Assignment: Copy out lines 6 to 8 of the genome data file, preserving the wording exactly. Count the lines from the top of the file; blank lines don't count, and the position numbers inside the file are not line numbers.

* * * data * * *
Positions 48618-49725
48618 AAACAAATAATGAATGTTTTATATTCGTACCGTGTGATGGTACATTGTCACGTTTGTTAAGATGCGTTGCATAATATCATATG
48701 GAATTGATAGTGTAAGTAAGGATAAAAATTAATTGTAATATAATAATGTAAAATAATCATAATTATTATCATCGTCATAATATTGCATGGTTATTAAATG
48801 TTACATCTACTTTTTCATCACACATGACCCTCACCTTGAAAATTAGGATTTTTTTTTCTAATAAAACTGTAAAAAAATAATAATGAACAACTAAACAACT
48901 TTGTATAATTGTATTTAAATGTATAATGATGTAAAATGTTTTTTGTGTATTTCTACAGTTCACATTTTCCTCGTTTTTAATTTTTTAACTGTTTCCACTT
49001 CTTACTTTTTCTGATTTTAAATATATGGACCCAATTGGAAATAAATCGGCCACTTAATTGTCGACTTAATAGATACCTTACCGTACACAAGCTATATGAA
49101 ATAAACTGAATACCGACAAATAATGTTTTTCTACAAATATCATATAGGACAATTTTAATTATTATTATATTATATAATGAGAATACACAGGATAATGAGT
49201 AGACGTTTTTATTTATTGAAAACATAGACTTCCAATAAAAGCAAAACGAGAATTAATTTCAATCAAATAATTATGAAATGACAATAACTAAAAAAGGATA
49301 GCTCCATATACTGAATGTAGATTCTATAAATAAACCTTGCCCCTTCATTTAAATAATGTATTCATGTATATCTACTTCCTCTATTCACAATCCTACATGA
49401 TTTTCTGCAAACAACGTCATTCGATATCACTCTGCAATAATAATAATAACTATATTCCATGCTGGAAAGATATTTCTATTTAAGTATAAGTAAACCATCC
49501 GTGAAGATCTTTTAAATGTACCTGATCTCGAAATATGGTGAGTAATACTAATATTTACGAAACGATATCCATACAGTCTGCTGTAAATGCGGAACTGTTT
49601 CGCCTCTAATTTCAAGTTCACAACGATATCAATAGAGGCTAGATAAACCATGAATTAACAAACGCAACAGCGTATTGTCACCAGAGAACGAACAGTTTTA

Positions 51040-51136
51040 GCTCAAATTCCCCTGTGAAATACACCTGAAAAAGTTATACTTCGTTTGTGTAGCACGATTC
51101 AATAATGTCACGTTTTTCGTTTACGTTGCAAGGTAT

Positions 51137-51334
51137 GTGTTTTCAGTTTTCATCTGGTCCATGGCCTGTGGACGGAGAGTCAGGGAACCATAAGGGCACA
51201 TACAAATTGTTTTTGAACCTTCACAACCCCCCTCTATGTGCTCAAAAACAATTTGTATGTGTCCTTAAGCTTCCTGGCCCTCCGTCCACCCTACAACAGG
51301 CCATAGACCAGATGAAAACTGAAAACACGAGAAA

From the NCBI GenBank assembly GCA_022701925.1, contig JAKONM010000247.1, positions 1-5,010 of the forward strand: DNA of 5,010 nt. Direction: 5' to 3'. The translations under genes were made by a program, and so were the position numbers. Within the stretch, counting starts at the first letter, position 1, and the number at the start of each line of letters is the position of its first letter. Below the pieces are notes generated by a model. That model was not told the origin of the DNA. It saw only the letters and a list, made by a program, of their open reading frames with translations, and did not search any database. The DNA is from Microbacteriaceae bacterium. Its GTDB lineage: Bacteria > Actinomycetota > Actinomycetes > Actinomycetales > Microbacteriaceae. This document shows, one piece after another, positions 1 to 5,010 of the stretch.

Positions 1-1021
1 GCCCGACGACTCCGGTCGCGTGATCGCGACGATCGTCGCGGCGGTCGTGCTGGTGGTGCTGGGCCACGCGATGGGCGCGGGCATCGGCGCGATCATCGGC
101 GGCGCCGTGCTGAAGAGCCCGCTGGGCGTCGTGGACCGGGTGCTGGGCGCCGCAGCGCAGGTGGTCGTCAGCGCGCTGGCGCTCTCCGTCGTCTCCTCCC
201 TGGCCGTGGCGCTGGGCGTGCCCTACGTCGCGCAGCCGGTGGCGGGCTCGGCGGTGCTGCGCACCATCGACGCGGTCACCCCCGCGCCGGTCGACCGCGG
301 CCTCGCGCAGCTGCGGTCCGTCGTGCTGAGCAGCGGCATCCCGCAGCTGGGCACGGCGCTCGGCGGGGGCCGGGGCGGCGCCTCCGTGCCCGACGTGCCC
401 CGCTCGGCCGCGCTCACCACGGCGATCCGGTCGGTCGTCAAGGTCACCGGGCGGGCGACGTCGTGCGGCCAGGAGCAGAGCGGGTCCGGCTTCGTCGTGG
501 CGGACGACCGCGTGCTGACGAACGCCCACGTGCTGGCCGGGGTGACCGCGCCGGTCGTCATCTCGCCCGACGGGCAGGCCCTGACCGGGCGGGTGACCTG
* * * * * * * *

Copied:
49001 CTTACTTTTTCTGATTTTAAATATATGGACCCAATTGGAAATAAATCGGCCACTTAATTGTCGACTTAATAGATACCTTACCGTACACAAGCTATATGAA
49101 ATAAACTGAATACCGACAAATAATGTTTTTCTACAAATATCATATAGGACAATTTTAATTATTATTATATTATATAATGAGAATACACAGGATAATGAGT
49201 AGACGTTTTTATTTATTGAAAACATAGACTTCCAATAAAAGCAAAACGAGAATTAATTTCAATCAAATAATTATGAAATGACAATAACTAAAAAAGGATA